Is the SEC gearing up for an offensive against cryptocurrencies? A statement from a prominent American billionaire suggests that such a scenario could take place.
SEC’s undisclosed position
A recent tweet by Senator Pat Toomey, commenting on the SEC’s accusations against one of Coinbase’s former employees, caused quite a stir.
In it, the Senator writes:
“Yesterday’s enforcement action is a prime example of the SEC having a clear view of how and why certain tokens classify as securities. However, the SEC did not disclose its position prior to the enforcement proceedings.”
The topic has not escaped well-known businessman and billionaire Mark Cuban, who commented as follows:
“Think it’s bad? Wait until you see what they come up with for token registration. It’s a nightmare waiting to happen for the crypto industry. How else can they hire thousands of lawyers and create reasons to ask for more taxpayer money?”
At first glance, this exchange sounds rather mysterious. At the source, however, it makes more sense.
What is the SEC playing at?
On Thursday, July 21, the SEC announced charges against former Coinbase employee Ishan Wahi, as well as his brother and a friend. They were charged with insider trading and insider trading.
“Today we announced insider trading charges against a former Coinbase product manager, his brother and a friend for committing a pattern of trading ahead of multiple announcements regarding certain crypto assets that will be made available for trading on the Coinbase platform.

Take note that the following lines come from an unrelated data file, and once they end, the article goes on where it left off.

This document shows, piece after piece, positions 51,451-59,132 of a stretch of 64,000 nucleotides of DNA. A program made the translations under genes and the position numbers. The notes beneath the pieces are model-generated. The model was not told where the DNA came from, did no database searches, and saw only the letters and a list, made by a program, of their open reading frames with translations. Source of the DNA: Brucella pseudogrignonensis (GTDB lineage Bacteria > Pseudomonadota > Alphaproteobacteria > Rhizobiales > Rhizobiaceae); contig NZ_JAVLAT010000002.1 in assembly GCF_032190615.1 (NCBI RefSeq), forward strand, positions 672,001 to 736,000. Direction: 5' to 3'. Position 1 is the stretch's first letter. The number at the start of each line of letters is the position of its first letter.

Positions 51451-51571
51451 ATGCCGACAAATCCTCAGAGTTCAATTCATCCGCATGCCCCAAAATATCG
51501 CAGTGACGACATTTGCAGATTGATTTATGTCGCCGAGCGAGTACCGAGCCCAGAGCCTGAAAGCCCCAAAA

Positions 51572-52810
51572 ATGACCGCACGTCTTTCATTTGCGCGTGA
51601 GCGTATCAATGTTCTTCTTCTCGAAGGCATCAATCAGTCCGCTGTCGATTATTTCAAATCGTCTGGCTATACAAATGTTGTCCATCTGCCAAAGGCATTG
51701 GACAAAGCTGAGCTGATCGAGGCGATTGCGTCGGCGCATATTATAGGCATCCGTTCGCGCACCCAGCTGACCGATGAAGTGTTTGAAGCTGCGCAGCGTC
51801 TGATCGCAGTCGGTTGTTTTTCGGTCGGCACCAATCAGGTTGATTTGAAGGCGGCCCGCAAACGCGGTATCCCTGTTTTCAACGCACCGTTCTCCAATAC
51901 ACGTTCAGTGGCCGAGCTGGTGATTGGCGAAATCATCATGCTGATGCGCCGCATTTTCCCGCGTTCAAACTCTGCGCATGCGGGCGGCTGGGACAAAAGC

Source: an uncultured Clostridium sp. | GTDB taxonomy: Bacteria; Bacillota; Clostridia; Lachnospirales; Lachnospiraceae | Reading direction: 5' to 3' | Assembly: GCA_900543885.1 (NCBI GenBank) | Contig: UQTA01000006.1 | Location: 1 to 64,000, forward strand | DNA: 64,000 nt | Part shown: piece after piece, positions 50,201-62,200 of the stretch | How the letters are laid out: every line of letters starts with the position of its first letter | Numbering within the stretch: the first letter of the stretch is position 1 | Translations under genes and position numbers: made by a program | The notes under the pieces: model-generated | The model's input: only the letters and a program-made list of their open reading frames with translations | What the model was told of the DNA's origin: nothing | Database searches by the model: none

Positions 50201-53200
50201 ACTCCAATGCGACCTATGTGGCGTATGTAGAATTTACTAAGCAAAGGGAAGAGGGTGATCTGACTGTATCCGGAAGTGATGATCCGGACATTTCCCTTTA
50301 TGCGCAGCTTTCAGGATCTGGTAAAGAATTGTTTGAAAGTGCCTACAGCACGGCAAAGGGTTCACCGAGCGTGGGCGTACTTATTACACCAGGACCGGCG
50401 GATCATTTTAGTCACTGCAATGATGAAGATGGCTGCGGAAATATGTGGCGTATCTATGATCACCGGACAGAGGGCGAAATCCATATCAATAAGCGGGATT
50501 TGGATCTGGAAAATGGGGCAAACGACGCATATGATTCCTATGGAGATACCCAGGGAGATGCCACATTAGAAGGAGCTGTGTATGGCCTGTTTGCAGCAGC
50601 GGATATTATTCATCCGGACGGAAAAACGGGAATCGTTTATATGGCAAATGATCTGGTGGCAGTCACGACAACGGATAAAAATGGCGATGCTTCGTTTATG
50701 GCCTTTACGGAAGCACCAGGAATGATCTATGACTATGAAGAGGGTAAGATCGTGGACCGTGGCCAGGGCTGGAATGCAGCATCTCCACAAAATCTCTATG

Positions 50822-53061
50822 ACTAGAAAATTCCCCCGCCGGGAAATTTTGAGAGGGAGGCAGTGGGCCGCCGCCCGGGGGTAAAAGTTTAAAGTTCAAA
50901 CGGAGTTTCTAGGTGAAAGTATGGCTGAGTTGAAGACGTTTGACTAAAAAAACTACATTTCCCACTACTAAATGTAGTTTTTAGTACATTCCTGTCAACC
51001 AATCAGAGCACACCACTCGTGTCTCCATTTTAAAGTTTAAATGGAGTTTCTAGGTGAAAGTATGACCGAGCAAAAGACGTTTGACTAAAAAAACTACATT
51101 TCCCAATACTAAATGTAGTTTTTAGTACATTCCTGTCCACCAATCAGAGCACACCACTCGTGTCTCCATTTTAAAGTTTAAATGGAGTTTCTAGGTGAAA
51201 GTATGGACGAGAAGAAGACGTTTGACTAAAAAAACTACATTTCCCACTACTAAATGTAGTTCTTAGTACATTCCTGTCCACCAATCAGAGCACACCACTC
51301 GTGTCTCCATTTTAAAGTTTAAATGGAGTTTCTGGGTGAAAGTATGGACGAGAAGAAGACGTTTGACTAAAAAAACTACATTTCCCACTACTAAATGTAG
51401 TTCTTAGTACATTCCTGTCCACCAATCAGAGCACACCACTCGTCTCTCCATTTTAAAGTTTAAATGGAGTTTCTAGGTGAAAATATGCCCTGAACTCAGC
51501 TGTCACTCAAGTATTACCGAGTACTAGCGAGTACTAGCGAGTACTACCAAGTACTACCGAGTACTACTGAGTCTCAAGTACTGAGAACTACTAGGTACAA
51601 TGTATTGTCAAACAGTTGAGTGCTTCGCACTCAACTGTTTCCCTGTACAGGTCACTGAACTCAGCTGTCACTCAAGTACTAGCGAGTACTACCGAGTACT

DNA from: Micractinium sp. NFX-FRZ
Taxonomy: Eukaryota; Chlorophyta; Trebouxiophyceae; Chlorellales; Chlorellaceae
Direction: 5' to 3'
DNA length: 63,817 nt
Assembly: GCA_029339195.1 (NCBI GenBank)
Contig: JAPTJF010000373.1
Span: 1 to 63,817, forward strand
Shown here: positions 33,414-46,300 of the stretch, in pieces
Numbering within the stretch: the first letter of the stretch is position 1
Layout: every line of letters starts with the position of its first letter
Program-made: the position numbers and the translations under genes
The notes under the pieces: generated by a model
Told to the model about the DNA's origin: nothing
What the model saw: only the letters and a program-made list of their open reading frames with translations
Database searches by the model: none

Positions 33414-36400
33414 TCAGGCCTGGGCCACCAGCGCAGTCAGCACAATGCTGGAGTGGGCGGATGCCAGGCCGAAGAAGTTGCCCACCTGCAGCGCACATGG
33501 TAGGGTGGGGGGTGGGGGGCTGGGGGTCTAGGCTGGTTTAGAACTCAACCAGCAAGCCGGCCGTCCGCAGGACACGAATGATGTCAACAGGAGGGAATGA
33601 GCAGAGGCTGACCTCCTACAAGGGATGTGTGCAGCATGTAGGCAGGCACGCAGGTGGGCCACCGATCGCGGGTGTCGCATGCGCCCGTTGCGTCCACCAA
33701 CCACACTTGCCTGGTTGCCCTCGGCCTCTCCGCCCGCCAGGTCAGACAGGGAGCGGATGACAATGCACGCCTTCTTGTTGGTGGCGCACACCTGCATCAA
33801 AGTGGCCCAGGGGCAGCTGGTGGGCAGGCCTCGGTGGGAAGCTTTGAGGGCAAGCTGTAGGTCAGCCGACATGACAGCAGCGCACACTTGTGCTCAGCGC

The total value of the profits they generated, was said to have reached $1.5 million. Their actions were simple – they bought cryptocurrencies just before they were listed on the exchange and dumped them back on the market shortly thereafter. Interestingly, according to the SEC, at least 9 of the 25 tokens the trio bought were unregistered securities. So does the SEC have a ready-made definition for specific tokens and doesn’t want to share it with the world?
Coinbase, as a company listed on a traditional trading floor, pays special attention to the transparency of its operations. On that account, it supported the SEC in investigating and apprehending the perpetrators of the crime. Nevertheless, the SEC’s argumentation did not fully appeal to representatives of the exchange. As the blog post reads:
“7 of the 9 assets included in the SEC’s allegations are still listed on the Coinbase platform. None of these assets are securities.”
In doing so, the exchange stipulated that each listed asset is subject to rigorous analysis even before it is made available on the platform. In addition, the SEC itself managed to review the process beforehand and raised no objections to it.